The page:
KOTA KINABALU: Standing majestically at 4,095 metres above sea level, Mount Kinabalu has not only gained attraction among local and foreign climbers but also family of thrill seekers.
Recently, netizens were in awe after a mother from Peninsular Malaysia brought along her three-year-old daughter Sofia to scale the peak of Mount Kinabalu on Jan 28.
Detailing the mother and daughter adventure on her Facebook post, 29-year-old Siti Aminah Borhan said the climb would not be made possible if it was not for the help of a fellow climber, who is a medical doctor, and their mountain guide.
The fitness instructor detailed how she and the medical doctor took turns in piggy riding Sofia using a child carrier from Timpohon Gate to the Panalaban base camp.
At times, Sofia would scale on her own. The team started their climb at 10am and took eight hours to reach the base camp.
From base camp to the summit, their mountain guide helped to carry Sofia so the family could reach the Sayat-Sayat check point in time to continue their climb up the peak. They started at 3am and managed to reach the summit at 5.55am.
This is not the first time Mount Kinabalu received a young climber. Just like Sofia, there have been several occasions in the past, where parents had brought along their young ones to the peak.
Speaking to New Straits Times, Kinabalu Mountain Guides Association deputy chairman Richard Soibi said he and other guides have actually guided families with babies countless time, but such is not known to the public as they choose not to viral the experience.
"Moreover, there was no smartphone in the past. Personally, I've guided a family with their six-month-old child. The mountain porter helped to carry the baby.
"I've also seen a two-year-old climbing the mountain. He would walk on his own and sometimes the child's father and their guide took turn to piggy ride the young climber," he said.
Soibi also said a woman, who was six-month-old pregnant, had also climbed Mount Kinabalu but did not continue to the summit. She scaled until the Panalaban base camp, where most guesthouses are located for climbers to take a rest.
He said families bringing young children to the mountain were nothing new, adding that many of such family climbers are Europeans, who are used to the alpine climate.
"Of course, guiding young children is a challenging experience. For those wishing to bring along their young ones to the mountain, I advise parents to hire special mountain porters to carry their child.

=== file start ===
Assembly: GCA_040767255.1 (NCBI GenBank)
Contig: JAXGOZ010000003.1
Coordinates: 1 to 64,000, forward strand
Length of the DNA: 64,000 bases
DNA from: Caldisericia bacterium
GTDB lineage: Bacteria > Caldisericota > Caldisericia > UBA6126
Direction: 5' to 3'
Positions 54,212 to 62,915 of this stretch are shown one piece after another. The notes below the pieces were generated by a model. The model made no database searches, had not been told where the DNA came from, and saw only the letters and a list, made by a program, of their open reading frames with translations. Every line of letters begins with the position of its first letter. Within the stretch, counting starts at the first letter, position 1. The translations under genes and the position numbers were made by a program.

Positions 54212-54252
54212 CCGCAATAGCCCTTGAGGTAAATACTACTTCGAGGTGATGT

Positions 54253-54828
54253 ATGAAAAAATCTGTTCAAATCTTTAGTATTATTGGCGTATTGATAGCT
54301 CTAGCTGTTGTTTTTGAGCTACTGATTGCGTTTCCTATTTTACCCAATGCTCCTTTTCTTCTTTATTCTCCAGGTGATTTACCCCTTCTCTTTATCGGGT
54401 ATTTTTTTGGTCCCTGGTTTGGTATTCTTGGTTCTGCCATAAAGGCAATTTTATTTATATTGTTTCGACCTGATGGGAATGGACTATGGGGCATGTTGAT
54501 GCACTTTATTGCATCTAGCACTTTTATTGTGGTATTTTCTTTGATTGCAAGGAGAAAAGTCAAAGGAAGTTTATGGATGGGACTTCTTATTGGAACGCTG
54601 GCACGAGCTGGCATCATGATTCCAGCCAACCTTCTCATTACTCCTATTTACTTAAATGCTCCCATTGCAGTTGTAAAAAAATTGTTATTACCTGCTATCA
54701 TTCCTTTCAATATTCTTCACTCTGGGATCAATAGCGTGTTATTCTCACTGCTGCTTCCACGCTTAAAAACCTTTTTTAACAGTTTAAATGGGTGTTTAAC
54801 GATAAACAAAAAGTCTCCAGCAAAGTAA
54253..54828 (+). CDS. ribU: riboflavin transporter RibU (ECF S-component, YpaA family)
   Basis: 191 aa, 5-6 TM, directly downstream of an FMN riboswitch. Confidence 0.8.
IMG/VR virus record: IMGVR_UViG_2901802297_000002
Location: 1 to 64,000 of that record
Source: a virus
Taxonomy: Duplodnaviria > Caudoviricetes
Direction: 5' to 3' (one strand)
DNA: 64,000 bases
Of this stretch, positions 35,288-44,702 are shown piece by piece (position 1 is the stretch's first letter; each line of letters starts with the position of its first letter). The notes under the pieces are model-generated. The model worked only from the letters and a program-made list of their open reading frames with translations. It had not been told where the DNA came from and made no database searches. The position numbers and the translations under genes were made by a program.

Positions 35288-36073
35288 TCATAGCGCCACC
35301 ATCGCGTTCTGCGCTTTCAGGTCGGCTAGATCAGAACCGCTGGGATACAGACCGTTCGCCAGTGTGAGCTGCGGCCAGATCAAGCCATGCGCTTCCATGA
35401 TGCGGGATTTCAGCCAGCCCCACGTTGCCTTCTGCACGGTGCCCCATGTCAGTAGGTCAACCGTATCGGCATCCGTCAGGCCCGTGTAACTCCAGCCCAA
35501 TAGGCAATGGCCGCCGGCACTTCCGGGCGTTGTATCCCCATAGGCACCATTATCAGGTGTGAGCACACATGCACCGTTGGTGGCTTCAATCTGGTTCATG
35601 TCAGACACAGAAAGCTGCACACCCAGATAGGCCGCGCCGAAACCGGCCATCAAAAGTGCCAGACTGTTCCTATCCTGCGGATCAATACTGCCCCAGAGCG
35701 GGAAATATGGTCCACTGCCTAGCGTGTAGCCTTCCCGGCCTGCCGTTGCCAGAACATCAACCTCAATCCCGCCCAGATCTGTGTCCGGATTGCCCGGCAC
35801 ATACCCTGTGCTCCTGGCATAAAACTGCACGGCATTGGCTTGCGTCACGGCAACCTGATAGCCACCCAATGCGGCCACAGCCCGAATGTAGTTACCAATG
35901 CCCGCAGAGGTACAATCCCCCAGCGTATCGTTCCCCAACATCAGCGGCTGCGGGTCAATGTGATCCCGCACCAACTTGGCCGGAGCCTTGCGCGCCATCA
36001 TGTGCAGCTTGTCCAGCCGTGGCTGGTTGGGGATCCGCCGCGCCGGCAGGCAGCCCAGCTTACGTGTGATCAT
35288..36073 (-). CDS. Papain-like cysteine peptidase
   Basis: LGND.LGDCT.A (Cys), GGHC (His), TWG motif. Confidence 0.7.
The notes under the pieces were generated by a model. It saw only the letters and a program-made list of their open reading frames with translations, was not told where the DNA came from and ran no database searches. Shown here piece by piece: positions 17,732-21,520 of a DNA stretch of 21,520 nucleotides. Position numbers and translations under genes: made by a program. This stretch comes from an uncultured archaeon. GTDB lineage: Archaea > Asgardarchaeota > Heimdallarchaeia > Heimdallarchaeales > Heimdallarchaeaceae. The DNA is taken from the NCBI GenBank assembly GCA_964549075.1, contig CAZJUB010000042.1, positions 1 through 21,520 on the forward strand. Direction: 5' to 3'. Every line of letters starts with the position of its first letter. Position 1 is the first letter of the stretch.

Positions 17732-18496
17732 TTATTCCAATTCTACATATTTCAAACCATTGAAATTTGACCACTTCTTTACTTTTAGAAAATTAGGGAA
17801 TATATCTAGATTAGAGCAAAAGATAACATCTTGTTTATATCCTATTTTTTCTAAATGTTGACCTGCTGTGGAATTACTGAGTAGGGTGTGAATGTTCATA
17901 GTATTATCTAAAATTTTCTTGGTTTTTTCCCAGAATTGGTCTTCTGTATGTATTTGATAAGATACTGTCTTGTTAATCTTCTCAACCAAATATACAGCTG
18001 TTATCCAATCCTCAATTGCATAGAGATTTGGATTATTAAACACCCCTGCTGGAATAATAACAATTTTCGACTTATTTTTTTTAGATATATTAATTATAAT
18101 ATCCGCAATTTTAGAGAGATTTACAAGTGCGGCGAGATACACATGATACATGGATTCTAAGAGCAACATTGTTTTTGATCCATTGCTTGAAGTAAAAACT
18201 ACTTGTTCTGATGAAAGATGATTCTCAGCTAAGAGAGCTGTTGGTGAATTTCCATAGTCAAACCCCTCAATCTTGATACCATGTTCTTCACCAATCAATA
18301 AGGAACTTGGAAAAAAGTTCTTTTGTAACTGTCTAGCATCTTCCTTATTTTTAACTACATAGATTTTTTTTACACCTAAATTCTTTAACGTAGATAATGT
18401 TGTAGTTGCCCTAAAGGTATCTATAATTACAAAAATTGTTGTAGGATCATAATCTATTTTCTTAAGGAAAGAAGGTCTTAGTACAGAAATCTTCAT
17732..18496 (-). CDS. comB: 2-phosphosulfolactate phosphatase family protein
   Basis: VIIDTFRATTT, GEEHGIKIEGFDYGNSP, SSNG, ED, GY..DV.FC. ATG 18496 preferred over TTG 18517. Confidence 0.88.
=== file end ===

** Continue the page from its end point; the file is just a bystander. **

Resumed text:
"This is because the task of mountain guides is only focused at monitoring the safety of climbers. If in bad weather, I will not encourage climbers with young ones to continue their scale to the summit," he said.
Soibi also stressed that climbers should take note the fees to carry a child and injured climber would be higher compared to carrying the usual loads such as backpacks.
Local mountain guide Safrey Sumping also noted that in his 16 years’ experience guiding climbers, he had guided a European family with a five-year-old boy.
“What is important is to make sure the children are fit and have the necessary training. A personal guide is highly recommended to help look after the young climber.
"Sure, there were few occasions where parents brought their months-old baby too. However, I personally don't encourage bringing babies. Health is utmost important when climbing the peak and there's no clinic on the base camp if there's an emergency," he said.
Currently, there is no age restriction being imposed to climb Mount Kinabalu.
Climbers climb at their own risk and for those below the ages of 15, the parents or climbing group are required to hire additional guide(s).
In the past, netizens were astonished and amazed when a photo of 10-month-old Angus Benjamin at the summit went viral over social media in August 2017.
The photo also showed the baby posing with his parents and their mountain guides.
Four-year-old Wyatt Maktrav from Philippine made international headlines after holding the title of the youngest Filipino to ever scale Mount Kinabalu in May 2017. The boy climbed the mountain with his parents.
In 2011, two-year-old local Edgar Scout Davy from Keningau also made headlines for attempting to conquer the mountain.
Headed by his father, the toddler was among 14 climbers participating in Merdeka Mount Kinabalu Expedition at that time.